Something interesting happened recently that served to drive home a central aspect of riding repeated time and time again by the classical masters; something that I myself try to teach to my students as a matter of course.
I was giving an introduction lesson to a pair of prospective students. It is my standard practice in such situations to saddle up one of my own horses and give a short demonstration of my personal take on classical riding. Obviously, it is vital that I showcase the aspects of classical riding that most differ from what modern riders view as ‘correct’. To this end, I saddled up our Lipizzaner, Jupiter.
Watching these girls riding their ponies, I observed the standard riding style of many riders today. They kicked the horses to make them go, pulled back on the reins to stop, opening one rein to bend the horse in order to turn, etc. So in an attempt to drive home how dramatically more subtle the aids can be combined to influence and guide the horse, I had chosen to ride Jupiter because he is currently the lighter and more responsive of our horses. I asked both girls to watch my ride and describe for me how I was maneuvering him precisely through and around obstacles, in balanced and collected gaits. As I wanted to impress on them the high level of connection Jupiter and I share, I was consciously trying to conceal my aids by making them as light as I could possibly make them. Here is the epiphany: the more I focused on concealing my aids, the more responsive he became.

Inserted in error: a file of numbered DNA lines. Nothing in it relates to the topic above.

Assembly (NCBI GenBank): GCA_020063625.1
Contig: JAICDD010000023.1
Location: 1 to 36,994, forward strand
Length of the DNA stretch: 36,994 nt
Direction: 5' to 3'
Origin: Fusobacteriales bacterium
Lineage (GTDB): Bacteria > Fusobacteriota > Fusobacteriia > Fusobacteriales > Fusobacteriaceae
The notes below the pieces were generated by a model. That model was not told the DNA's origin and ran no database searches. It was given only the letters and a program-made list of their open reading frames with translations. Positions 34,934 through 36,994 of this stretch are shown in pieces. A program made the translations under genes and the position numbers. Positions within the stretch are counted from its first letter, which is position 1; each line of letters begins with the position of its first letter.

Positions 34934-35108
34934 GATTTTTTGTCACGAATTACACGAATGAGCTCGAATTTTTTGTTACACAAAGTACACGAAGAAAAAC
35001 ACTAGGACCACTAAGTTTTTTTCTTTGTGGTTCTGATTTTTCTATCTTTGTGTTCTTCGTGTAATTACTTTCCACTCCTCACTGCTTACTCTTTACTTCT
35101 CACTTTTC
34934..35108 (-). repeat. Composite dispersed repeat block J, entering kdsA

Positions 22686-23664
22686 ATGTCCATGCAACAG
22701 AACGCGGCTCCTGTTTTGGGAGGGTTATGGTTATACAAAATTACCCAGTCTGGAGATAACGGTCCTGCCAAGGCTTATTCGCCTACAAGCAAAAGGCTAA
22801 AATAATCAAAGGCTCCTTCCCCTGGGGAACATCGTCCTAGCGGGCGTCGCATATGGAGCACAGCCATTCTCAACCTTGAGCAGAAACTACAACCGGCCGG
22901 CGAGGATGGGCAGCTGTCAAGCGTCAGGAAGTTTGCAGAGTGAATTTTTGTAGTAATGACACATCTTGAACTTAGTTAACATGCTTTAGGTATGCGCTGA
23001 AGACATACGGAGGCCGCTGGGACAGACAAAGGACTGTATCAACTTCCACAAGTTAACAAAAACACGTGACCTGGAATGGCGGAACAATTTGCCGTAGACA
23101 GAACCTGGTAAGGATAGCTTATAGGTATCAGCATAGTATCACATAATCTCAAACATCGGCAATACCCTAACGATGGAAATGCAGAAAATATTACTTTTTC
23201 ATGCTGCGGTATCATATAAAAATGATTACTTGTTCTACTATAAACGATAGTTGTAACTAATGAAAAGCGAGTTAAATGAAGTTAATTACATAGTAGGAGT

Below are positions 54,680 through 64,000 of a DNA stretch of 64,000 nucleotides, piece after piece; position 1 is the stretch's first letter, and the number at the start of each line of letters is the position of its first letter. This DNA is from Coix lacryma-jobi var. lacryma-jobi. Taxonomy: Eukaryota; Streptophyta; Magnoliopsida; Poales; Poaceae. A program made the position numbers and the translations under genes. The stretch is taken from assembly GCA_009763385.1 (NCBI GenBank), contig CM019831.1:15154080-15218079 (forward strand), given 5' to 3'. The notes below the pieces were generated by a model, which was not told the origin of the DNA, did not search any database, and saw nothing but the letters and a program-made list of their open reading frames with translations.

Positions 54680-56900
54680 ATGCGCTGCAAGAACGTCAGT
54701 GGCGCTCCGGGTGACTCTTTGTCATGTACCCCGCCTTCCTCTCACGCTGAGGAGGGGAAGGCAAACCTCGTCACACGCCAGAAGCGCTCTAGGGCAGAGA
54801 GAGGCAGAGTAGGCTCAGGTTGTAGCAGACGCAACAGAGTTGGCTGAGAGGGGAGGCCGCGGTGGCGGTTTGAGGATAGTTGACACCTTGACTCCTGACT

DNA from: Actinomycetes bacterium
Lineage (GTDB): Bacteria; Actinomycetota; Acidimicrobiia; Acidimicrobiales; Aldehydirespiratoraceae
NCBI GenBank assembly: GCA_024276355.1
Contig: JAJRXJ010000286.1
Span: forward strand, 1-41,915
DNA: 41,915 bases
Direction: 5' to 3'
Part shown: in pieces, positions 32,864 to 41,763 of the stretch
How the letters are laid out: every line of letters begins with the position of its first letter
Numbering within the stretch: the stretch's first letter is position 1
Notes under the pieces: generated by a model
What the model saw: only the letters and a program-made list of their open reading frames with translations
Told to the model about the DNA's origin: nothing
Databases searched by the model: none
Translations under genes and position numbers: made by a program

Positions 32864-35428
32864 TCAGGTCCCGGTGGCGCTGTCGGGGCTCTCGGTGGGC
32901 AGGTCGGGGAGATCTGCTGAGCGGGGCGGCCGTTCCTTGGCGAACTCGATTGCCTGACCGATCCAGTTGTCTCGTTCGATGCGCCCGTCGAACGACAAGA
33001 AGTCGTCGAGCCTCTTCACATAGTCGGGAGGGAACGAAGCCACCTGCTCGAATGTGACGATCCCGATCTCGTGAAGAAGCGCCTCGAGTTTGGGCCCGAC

I have written in the past about the “nature of lightness” and how words like “light”, “gentle” and “firm” mean very different things to different people. For years I told my students to keep their aids light, but as time has passed my own understanding just how light light can be, keeps evolving. Still, I was amazed at how much more responsive Jupiter was to what seemed to be the slightest hint of an aid.
I came to realize the small issues I still have with him are based solely on the limits of my ability to keep the aids independent of his powerful movement. This is made even harder when I divide my attention between riding and focusing on competing. However, when I focused 100% on my riding with the goal of maintaining a flexible, consistent, outwardly imperceptible connection with him, he gave me back 100% willing acquiescence.
I know this sounds a lot like things most of us have heard before, but I encourage everyone to rethink this the next time they ride. As a test, I suggest that you attempt to ride for a time as if you were trying to conceal your aids from an outside observer. Try to guide your horse through a collection of movements and gaits consciously doing as little as possible, seeking to connect with your horse to the point that while remaining totally relaxed, you are able to make him understand what you are thinking before telling him through stronger aids use.
Obviously the level of training a given horse has will determine just how connected the two of you can be, but riding like this will make every horse more responsive over time. Each ride, increase the aid to get the desired response and return to the lowest possible level the instant the horse indicates he understands. The next time you ask, start by asking at this lower level and not at the level you had to rise to before. The more precisely you can apply your aids in concert with the correct movement of the horse, while remaining independent of that movement yourself, the lighter the aids can be applied effectively.
In time, if you are consistent in your work, I am sure you will come to a new understanding that light can be lighter than you ever thought possible and with any luck, this process will continue for all of us throughout our riding careers.